The first in a thrilling new series from Emmy Award-winning TV Host and Journalist Tamron Hall, As The Wicked Watch follows a reporter as she unravels the disturbing mystery around the deaths of two Black girls; the work of a serial killer terrorizing Chicago.
When crime reporter Jordan Manning leaves her hometown in Texas to take a job at a television station in Chicago, she’s one step closer to her dream: a coveted anchor chair on a national network.
Jordan is smart and aggressive, with unabashed star-power, and often the only woman of color in the newsroom. Her signature? Arriving first on the scene—in impractical designer stilettos. Armed with a master’s degree in forensic science and impeccable instincts, Jordan has been able to balance her dueling motivations: breaking every big story—and giving a voice to the voiceless.
From her time in Texas, she’s covered the vilest of human behaviors but nothing has prepared her for Chicago. Jordan is that rare breed of a journalist who can navigate a crime scene as well as she can a newsroom—often noticing what others tend to miss. Again and again, she is called to cover the murders of Black women, many of them sexually assaulted, most brutalized, and all of them quickly forgotten.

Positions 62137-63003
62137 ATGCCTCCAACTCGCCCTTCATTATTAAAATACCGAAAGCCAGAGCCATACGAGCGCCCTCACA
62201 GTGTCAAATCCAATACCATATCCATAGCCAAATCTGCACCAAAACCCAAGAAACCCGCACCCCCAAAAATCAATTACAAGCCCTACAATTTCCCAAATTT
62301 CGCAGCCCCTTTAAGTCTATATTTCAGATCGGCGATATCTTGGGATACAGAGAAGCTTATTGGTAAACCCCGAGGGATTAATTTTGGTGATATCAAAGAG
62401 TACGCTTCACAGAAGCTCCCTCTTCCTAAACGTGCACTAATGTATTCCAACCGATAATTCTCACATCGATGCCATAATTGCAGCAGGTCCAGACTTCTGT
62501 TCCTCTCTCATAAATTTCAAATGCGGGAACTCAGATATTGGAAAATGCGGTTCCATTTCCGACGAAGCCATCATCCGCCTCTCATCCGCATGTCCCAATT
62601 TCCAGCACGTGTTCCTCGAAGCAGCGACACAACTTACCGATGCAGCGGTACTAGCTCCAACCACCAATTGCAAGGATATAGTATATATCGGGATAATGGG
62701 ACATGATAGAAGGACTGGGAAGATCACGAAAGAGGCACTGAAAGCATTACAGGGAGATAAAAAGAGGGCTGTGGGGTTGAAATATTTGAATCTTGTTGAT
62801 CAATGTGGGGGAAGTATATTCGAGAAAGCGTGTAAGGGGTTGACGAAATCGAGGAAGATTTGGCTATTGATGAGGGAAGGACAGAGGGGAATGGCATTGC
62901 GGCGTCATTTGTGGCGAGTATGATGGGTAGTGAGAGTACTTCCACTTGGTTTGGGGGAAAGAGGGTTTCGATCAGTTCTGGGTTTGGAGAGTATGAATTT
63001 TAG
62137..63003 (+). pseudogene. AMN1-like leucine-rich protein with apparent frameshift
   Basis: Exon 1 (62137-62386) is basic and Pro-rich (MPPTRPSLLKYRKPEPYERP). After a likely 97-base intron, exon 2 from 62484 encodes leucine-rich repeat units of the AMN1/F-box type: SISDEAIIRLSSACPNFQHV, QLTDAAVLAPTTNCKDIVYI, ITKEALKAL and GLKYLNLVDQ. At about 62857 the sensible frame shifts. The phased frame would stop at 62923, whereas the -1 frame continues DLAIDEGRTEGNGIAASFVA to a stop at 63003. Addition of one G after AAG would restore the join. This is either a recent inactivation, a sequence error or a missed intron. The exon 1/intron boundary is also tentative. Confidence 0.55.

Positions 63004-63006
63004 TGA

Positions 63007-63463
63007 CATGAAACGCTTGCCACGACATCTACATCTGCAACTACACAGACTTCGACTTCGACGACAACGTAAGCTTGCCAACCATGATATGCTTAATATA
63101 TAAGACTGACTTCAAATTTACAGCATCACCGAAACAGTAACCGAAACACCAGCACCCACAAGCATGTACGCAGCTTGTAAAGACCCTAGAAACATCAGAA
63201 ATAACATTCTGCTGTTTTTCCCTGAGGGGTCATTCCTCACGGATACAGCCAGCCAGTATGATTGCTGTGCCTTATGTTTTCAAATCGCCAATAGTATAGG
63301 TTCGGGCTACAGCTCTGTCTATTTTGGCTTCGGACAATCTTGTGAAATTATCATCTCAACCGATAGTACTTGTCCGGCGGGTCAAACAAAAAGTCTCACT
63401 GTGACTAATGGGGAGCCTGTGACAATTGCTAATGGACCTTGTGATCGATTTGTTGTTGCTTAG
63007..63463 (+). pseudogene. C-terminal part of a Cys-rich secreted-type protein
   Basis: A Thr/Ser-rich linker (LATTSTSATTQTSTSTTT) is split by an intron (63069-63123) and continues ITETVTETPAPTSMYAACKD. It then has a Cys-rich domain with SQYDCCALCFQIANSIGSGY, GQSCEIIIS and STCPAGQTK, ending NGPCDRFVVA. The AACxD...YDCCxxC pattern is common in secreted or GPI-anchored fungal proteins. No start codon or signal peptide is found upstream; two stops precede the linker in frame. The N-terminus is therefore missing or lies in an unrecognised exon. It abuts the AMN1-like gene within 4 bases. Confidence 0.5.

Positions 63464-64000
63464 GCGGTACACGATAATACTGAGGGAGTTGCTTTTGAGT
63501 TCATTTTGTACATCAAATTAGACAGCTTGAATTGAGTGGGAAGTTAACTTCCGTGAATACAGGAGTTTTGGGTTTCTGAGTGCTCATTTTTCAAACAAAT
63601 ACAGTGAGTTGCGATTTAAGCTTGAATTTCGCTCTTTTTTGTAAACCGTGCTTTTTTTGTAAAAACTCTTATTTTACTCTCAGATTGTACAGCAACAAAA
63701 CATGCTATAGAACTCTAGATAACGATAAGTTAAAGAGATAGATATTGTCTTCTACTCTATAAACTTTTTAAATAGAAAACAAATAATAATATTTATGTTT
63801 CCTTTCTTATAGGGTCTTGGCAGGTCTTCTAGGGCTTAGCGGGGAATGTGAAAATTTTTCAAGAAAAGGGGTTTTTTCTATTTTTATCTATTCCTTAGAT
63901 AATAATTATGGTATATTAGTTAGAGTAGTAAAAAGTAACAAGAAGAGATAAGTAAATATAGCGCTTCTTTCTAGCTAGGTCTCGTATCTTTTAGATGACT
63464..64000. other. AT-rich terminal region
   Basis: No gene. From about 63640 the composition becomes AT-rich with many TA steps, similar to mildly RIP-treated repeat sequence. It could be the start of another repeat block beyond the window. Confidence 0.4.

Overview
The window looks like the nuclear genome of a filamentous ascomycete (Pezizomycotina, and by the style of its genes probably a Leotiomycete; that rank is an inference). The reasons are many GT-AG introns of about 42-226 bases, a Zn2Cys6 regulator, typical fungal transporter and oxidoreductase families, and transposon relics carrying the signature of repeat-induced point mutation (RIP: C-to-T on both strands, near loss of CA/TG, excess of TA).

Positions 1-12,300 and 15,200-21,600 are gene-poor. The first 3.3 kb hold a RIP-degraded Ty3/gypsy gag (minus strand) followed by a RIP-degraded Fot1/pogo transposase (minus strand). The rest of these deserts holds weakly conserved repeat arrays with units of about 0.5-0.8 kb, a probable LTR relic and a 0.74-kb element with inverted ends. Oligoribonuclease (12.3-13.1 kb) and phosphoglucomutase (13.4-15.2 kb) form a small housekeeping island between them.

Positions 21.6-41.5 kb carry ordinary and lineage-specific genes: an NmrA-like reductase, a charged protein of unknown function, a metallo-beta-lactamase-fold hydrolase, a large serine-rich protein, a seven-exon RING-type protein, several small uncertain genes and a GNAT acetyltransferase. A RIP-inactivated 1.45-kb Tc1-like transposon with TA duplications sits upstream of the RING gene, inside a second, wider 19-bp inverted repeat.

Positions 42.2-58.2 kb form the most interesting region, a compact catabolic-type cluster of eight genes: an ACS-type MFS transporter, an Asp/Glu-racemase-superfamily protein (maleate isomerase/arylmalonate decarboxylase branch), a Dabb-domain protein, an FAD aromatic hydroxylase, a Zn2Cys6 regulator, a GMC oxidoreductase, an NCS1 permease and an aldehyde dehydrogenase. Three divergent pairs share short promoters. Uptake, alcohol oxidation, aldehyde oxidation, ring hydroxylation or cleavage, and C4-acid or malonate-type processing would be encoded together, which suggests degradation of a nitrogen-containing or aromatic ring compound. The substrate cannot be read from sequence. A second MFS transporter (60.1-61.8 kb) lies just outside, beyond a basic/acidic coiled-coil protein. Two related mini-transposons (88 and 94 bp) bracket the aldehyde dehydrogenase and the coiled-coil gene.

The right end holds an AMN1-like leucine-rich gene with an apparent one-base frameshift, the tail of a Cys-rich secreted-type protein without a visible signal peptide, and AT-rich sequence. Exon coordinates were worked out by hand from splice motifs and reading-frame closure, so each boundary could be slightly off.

All until Masey James—the story that Jordan just can’t shake, despite all efforts. A 15-year-old girl whose body was found in an abandoned lot, Masey has come to represent for Jordan all of the frustration and anger that her job often forces her to repress. Putting the rest of her work and her (fraying) personal life aside, Jordan does everything she can to give the story the coverage it desperately requires, and that Black children rarely receive.
Jordan is convinced that there’s a serial killer on the loose and he’s hiding in plain sight.
Emmy® Award-winning talk show host Tamron Hall is the host and executive producer of the popular nationally syndicated talk show “Tamron Hall.” Formerly of the “Today Show,” she has also hosted six seasons of “Deadline: Crime” on Investigation Discovery. While at NBC, she was a recipient of the Edward R. Murrow Award for her report on domestic abuse. Tamron currently serves as an advocate for domestic violence awareness.